Everyone knew how quickly Israeli forces would descend on a West Bank road the moment a [Palestinian] kid started throwing stones [at Israeli soldiers or settlers]. Yet the soldiers at the checkpoints, the troops at Rama base, the fire trucks at the settlements nearby, they had all done nothing, letting the bus burn for more than half an hour.” 

But One Day in the Life of Abed Salama is about more than a single tragic “accident.” Thrall introduces us to people beyond Abed Salama’s immediate family, including Huda Dahbour, a Palestinian doctor who came upon the bus crash and tried to help the victims; Ibraham Salama, a Palestinian leader (and a cousin of Abed) who tries, mostly unsuccessfully, to cooperate with the Israeli authorities to ease the occupation; and young Palestinians who have resisted and gotten jailed without trial, often for years. Thrall points out that during the first intifada (1987-1993) Israel arrested some 700,000 Palestinians, “equal to roughly 40 percent of all the men and boys in the territories.” He adds:

The damage wasn’t only to the affected families, each of them grieving lost years and lost childhoods. It was to the entire society, to every mother, father, and grandparent, all of whom knew or would come to learn that they were powerless to protect their children.

Even those of us who have more than a passing understanding of Israel/Palestine may be shocked at some of Thrall’s reporting. Throughout, he maintains his low-key tone, setting aside his personal emotions, and letting the facts speak for themselves, along with the people he interviews.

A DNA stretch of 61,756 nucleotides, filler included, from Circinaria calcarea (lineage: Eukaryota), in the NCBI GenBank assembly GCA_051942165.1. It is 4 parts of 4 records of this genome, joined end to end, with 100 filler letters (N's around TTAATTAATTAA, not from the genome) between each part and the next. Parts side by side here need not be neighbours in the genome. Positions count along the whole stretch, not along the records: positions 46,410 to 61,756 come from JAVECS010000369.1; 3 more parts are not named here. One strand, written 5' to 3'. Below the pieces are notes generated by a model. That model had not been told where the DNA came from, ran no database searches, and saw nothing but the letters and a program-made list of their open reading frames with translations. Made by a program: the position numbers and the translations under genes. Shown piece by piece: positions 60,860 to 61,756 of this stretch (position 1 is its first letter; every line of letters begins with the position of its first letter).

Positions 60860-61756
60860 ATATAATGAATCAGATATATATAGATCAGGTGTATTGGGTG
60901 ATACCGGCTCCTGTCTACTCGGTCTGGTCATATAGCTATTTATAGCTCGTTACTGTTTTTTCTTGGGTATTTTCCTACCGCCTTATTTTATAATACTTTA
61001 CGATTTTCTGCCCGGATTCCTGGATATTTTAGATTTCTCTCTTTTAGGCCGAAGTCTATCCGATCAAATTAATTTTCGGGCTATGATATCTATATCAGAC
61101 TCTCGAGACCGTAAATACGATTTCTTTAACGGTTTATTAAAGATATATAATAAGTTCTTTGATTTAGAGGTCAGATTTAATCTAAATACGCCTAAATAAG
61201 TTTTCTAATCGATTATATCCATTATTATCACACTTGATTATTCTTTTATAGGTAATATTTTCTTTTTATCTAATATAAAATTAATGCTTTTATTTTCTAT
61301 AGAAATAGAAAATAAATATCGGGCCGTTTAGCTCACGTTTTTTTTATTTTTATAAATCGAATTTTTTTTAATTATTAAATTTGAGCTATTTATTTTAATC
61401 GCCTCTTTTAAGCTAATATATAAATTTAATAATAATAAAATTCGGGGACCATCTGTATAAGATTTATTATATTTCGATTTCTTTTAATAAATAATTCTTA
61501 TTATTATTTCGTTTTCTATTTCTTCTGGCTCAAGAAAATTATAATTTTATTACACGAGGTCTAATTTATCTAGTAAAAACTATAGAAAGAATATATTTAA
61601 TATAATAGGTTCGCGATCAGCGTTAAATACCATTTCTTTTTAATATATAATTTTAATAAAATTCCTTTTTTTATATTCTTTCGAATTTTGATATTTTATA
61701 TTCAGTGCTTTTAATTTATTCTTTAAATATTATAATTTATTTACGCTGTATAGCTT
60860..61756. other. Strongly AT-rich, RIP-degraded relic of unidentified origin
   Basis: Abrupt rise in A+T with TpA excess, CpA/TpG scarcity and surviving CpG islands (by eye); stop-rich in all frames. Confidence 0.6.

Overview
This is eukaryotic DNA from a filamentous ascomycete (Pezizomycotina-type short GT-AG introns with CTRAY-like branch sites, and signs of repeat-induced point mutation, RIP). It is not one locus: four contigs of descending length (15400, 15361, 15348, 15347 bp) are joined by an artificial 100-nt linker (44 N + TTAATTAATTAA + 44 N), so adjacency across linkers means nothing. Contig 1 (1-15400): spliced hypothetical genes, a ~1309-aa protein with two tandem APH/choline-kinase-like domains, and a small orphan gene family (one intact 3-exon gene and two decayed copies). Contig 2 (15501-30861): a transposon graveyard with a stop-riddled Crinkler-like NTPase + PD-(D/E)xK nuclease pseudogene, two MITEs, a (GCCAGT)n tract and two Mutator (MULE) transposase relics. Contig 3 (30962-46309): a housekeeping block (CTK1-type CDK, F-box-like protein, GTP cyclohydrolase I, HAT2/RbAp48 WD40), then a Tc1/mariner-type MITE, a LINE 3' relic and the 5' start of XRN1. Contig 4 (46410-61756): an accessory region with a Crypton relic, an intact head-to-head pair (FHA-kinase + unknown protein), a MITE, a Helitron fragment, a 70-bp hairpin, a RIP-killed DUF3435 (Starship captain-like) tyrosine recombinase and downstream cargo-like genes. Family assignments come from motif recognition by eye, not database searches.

You finish this book with the conviction that for many years now the “2-state solution” has been a tasteless bad joke. The book includes a series of maps, which show how Israeli “settlements,” apartheid roads, and the separation wall (which cost $3 billion) have, as intended, destroyed the chance that Palestinians could construct anything resembling a state. Thrall right at the start explains that after Israel conquered the West Bank in the 1967 Six-Day War: 

…. the demography and geography of the occupied territories were transformed by Israel, which used a range of policies to Judaize them. In Anata, the government seized the land piece by piece, issued hundreds of demolition orders, annexed part of the town to Jerusalem, erected a separation wall to encircle its urban center, and confiscated the rest to create four [Jewish-only] settlements, a military base, and a segregated highway split down the middle by another wall, this one blocking the settlers’ sight of Palestinian traffic.”

Today, there are an estimated 700,000 Jewish “settlers” in the West Bank and occupied Jerusalem. They are not going to leave. 

AIPAC and the rightwing of the Israel lobby will either ignore Thrall’s book, or distort to try and rebut it. But A Day in the Life of Abed Salama is a challenge to liberal Zionists — and to anyone else who does not understand how awful Israel’s occupation truly is. If they read it, and if they are honest, they will change. 

James North is a Mondoweiss Editor-at-Large